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To Meet State Housing Goals, One Bay Area City Had to Overcome Its NIMBY Past

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A warehouse with fencing around it.
Alameda residents have been largely resistant to new housing construction for decades, but the state is forcing them to change, by requiring the city, and many others, to make it easier for developers to build more housing than ever before. The Del Monte warehouse in Alameda, pictured here on Jan. 12, 2023, is under construction to become an apartment building. (Beth LaBerge/KQED)

Near the end of a five-hour meeting in mid-November, the Alameda City Council did something bold: It became the first Bay Area city to adopt an ambitious plan to build more than 5,000 homes and apartments.

The number represents its share of a statewide goal to chip away at California’s housing crisis and build 2.5 million homes by 2031 — 1 million of which will be designed to be affordable to lower- and moderate-income residents.

“It’s within our grasp to be part of the solution and not part of the problem,” said Alameda Mayor Marilyn Ezzy Ashcraft. “We’re not kicking the can further down the road. We’re saying the buck stops here.”

These plans — known as “housing elements” — have been required by the state every eight years since the 1960s. But, up until recently, they’ve largely been ignored.

That’s changed as Gov. Gavin Newsom has taken a stronger stance in holding cities accountable for meeting the state’s housing goals. Local governments that don’t present viable plans can now face lawsuits, lose state funding for transportation and affordable housing, or trigger laws that allow developers to build big housing projects, overriding the city’s local zoning rules. In the Bay Area, cities and counties face a looming Jan. 31 deadline, after which those consequences could kick in.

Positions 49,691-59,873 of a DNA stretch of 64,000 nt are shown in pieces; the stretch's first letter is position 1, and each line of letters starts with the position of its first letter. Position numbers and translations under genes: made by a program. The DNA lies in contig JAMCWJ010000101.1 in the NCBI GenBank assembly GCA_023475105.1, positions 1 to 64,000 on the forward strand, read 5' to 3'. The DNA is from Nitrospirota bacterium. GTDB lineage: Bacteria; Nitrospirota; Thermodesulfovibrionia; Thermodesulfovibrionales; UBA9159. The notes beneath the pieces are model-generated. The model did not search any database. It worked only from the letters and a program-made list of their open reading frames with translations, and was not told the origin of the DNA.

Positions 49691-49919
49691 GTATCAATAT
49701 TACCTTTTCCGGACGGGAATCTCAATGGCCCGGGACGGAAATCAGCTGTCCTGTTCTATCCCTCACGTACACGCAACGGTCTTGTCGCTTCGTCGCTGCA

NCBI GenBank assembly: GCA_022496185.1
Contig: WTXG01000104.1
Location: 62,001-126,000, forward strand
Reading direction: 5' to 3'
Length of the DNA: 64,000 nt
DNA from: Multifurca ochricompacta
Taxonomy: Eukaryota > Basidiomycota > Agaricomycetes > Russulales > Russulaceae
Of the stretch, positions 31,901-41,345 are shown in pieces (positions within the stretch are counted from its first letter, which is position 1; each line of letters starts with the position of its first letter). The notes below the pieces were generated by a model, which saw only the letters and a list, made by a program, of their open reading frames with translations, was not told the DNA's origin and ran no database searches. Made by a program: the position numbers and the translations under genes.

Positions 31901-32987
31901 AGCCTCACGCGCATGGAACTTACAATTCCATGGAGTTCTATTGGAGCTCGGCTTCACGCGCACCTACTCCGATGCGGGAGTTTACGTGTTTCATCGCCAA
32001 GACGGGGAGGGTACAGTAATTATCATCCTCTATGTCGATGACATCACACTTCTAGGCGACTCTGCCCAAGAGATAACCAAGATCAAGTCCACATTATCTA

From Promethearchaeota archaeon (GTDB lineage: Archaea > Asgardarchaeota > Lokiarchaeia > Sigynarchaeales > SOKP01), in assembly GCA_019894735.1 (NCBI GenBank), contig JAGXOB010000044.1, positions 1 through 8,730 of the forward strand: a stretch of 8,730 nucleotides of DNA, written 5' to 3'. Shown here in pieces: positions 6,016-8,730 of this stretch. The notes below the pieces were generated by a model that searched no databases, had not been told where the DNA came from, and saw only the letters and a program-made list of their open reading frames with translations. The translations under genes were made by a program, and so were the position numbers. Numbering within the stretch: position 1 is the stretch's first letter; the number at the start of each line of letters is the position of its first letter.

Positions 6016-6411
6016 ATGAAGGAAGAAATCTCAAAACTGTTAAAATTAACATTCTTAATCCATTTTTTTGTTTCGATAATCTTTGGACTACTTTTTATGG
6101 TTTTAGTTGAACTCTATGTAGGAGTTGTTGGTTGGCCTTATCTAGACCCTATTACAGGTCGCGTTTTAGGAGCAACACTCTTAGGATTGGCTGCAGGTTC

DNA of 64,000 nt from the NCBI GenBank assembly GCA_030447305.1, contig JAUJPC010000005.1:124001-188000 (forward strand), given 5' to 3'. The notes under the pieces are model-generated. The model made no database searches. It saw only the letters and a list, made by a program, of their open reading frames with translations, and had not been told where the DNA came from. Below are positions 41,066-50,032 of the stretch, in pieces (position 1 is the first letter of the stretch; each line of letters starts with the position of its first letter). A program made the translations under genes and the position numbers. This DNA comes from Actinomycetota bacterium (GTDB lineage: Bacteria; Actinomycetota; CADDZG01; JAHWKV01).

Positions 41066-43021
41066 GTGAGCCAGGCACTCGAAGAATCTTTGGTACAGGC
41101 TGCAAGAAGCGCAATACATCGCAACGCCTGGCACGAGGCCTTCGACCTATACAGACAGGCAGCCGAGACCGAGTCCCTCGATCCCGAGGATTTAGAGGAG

It's surprising that Alameda is the first to adopt such a plan, given its long history of denying development. It even has voter-backed rules in its own charter that prohibit new apartment buildings. That prompted some delicate conversations at City Hall, where local leaders have spent the past two and a half years meeting with residents and explaining how all this new housing could benefit them.

These conversations are happening all across the Bay Area as cities and counties race to submit compliant plans. As of Jan. 16, the state had approved plans for 19 of the Bay Area’s 110 cities and counties.

Chris Lonsdale feels it’s a long time coming. He was born in Alameda, coaches the local high school soccer team and teaches fourth and fifth grade in the city. He’s always wanted to buy a home in the city where he was raised, but as housing prices continue to soar, finding his own place on a teacher’s salary feels out of reach.

A man wearing a black track suit top with yellow stripes on the sides stands outside a building.
Chris Lonsdale was born and raised in Alameda and now teaches fourth and fifth grade at Edison Elementary. He stands outside the school where he teaches in Alameda on Jan. 12, 2023. He has always wanted to buy a house in this city, but that dream feels farther and farther away as market rate prices soar out of reach. (Beth LaBerge/KQED)

“It feels like I’m stalled out in life,” he said. “Like you’re just treading water in this place.”

When he was younger, he paid high rents to live in cramped apartments with roommates, but at almost 40, he’s over it. He moved in with his parents around May 2021, and has been saving up for a condo ever since. But supply is scarce, and prices only continue to rise.

If Alameda is able to build all the housing envisioned in its plan, it would drastically transform the character and demography of the city. It could mean people like Lonsdale get to stay in his hometown.

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“The amount of housing built over my lifetime seems like it’s been nonexistent,” Lonsdale said. “It’s all single-family homes, not a whole diverse range of housing for people like myself.”

A city frozen in time

The small, quaint East Bay island is lined with tall, ornate Victorians and rows of single-family homes overlooking the bay. It feels frozen in time. And, that’s by design.

A 1972 ballot measure effectively halted new housing construction. The city used to be more economically diverse, but, like many Bay Area cities, which passed rules in the '70s and '80s limiting development, has become increasingly exclusive. That’s presented a challenge as the city seeks to comply with new state guidelines mandating more housing, said City Planner Andrew Thomas.